Andrzej then follows up with a solution, “you need to educate people about why they need to use a specific service first, then start to apply things that make that use feel rewarding and if possible, fun. But they have to understand the real value to them and the company first!”
5. Misuse of game mechanics
Points and Badges need to be informational to the user, full stop. There are motivational undertones present when users are able to visually track their progress, but don’t fall into the trap of trying to stretch game mechanics beyond their sole purpose.
A common Gamification mistake is over-simplifying the strategy to focus simply on badges, points and leaderboards. There is a lot more to Gamification than this.
Points and badges are definitely important, points denote achievement and measure a user’s achievements in relation to others. It also keeps them motivated to reach the next level or earn a badge. Badges, which mark special achievements and give users something to remember, feel connected, and show off with, are also an incredibly powerful tool. What we need to remember is that it is not all about points and badges.
Game mechanics are the tentpoles of an initiative, the tent cover is comprised of the content and objectives. Too many “tentpoles” and it becomes overkill, too few “tentpoles” and the integrity of the initiative is compromised.
For a gamification effort to be effective from a learning and motivational perspective, achievements must be earned and not given. Use achievements that reward the learner for a certain level of performance, not just for participation.
You’re not going to get people to do something they don’t want to do by giving them points and badges. You have to think of Gamification as a way of amplifying an existing signal. When you are creating your Gamification strategy, think about the challenge you are trying to overcome. Points and badges should be looked at as a way to recognise an achievement, not the reason for your users to do something.
6. No clear campaign goals
Gamify has had no shortage of clients that have excitedly contacted us shortly after deciding they want to have a gamified experience for their next marketing push, followed by a stunned silence when we ask them what their campaign goals are.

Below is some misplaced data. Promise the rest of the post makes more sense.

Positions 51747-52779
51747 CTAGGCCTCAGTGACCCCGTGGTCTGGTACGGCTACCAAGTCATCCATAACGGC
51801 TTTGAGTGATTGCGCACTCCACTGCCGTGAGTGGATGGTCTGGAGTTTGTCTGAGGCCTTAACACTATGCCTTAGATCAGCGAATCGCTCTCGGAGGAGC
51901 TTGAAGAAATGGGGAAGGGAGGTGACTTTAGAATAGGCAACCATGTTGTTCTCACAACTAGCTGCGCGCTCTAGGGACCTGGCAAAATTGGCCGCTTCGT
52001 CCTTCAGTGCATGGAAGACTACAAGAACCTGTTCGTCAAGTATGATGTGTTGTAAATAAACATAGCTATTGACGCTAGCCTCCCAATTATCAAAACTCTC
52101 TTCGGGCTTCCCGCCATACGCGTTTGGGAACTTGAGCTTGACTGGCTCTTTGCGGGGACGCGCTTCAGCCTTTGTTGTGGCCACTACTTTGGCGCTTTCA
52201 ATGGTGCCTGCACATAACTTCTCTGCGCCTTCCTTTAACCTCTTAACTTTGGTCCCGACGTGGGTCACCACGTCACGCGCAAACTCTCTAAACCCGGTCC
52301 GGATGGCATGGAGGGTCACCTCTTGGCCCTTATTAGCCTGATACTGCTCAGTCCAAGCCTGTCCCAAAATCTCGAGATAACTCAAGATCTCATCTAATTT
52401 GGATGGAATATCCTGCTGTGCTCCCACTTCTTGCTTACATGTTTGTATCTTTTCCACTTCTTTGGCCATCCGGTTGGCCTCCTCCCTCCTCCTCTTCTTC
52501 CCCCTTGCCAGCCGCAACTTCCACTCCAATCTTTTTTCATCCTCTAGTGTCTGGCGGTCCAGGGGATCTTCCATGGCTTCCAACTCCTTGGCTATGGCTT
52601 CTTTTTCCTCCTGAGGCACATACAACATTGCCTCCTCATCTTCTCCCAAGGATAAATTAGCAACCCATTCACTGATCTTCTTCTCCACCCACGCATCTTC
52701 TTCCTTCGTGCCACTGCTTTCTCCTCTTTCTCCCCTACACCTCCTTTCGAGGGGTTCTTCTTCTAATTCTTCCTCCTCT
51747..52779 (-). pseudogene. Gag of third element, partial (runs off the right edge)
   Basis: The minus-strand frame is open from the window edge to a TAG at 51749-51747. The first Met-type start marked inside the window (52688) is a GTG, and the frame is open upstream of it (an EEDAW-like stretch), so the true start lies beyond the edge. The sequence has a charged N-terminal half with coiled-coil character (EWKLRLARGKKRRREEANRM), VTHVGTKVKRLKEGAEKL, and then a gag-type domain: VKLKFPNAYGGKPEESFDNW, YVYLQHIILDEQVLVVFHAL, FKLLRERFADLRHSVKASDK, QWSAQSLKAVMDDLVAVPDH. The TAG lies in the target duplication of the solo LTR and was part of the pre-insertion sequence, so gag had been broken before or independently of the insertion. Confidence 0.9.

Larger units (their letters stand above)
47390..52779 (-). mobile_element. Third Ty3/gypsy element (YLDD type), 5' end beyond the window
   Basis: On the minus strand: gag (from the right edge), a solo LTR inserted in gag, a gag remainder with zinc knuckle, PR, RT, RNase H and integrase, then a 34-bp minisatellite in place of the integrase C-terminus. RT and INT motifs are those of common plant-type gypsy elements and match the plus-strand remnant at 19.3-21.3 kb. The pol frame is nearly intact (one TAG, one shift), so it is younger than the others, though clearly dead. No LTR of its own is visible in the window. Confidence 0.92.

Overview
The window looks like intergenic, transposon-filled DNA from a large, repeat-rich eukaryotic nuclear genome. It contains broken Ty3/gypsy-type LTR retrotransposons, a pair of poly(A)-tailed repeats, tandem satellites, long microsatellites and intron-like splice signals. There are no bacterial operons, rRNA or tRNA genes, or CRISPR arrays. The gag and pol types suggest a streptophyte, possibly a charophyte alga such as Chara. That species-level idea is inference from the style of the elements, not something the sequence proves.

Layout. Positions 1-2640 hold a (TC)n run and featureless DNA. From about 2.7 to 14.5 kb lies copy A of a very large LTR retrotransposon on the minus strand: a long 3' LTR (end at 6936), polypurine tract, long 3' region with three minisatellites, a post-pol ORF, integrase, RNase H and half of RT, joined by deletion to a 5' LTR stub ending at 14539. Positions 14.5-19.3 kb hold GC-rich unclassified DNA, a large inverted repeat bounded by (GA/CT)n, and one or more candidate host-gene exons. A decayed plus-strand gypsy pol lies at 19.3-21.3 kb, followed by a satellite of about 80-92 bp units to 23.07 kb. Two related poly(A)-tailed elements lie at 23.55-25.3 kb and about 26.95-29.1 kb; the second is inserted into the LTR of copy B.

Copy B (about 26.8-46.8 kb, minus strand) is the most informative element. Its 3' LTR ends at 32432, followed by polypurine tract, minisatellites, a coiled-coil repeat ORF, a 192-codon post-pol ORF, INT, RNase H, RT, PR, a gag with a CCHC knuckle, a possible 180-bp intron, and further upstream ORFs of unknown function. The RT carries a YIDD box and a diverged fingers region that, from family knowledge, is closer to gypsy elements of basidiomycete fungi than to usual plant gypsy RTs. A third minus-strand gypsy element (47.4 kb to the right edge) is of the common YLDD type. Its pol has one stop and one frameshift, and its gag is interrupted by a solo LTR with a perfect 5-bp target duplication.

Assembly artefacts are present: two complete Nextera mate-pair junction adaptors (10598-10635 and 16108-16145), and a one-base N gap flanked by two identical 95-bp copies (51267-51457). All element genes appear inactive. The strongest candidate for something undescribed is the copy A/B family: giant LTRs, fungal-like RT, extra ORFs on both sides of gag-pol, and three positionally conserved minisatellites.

Without a clear plan in place, you will not be able to manage the game mechanics, keep the game alive, or make improvements to continuously update it. Gamification has had a long road to recovery, from the initial days of hype wherein over 80% of gamified initiatives fell flat. The reason for such high failure rates were and still are due to poor design, which is an outcome of having no clear campaign goals.
Clients often approach gamification with a broad stroke overview of how a campaign will work, assuming that putting your branding on a game and hoping that people will play said game, yielding… positive results?
While that approach is naive it’s at the very least heading in the right direction, but how do you measure the success of a campaign with this train of thought? How do you even define whether or not a campaign was a success? Campaign goals are the cornerstone on which the rest of the campaign is built upon. If you do not have defined goals in place, all other campaign efforts are in vain.
To avoid this common mistake, set aside some planning time. In order to have an effective gamification design you must start with defining and having a clear understanding of what motivates your users and what your main goal is. Some examples could be to achieve higher engagement levels, change user behaviour, stimulate creativity or increase user loyalty just to name a few.
7. No user motivators
Gamification is not a passive form of marketing, it requires users to be enticed and motivated in order to participate and carry out a desired action. This is a higher risk form of marketing compared to most traditional means, yet it reaps a higher reward in both the immediate and long-term.
The hurdle of taking users from passive viewing to an interactive state is the first challenge your campaign needs to overcome, simply to initiate customer engagement. From there you need to be able to sustain user motivation.
Motivation is the why, it is what will make someone care, and what will encourage a user to continue. Simply put, if people are not engaging with your campaign then they are not motivated.
A simple way to approach this challenge is by looking at the campaign from a users perspective and ask yourself, “What do I get out of this?”
The strength of your answer usually lies in there being multiple answers to the question, rather than just one.
If you can hit multiple pillars of Psychologist Martin Seligman’s PERMA model (Positive Emotion, Engagement, Relationships, Meaning, Accomplishments), chances are you will hook your users.
These gamification mistakes can really hurt a campaign’s numbers. More importantly, they have the power to diminish the value of your brand. Avoid these pitfalls and create a winning gamification strategy that suits both your brand and the user.
For further reading to help you understand and plan out a gamification campaign, check out What are Game Mechanics?, 10 things to consider before you commission a game & 8 Pillars Of Successful Marketing Campaigns.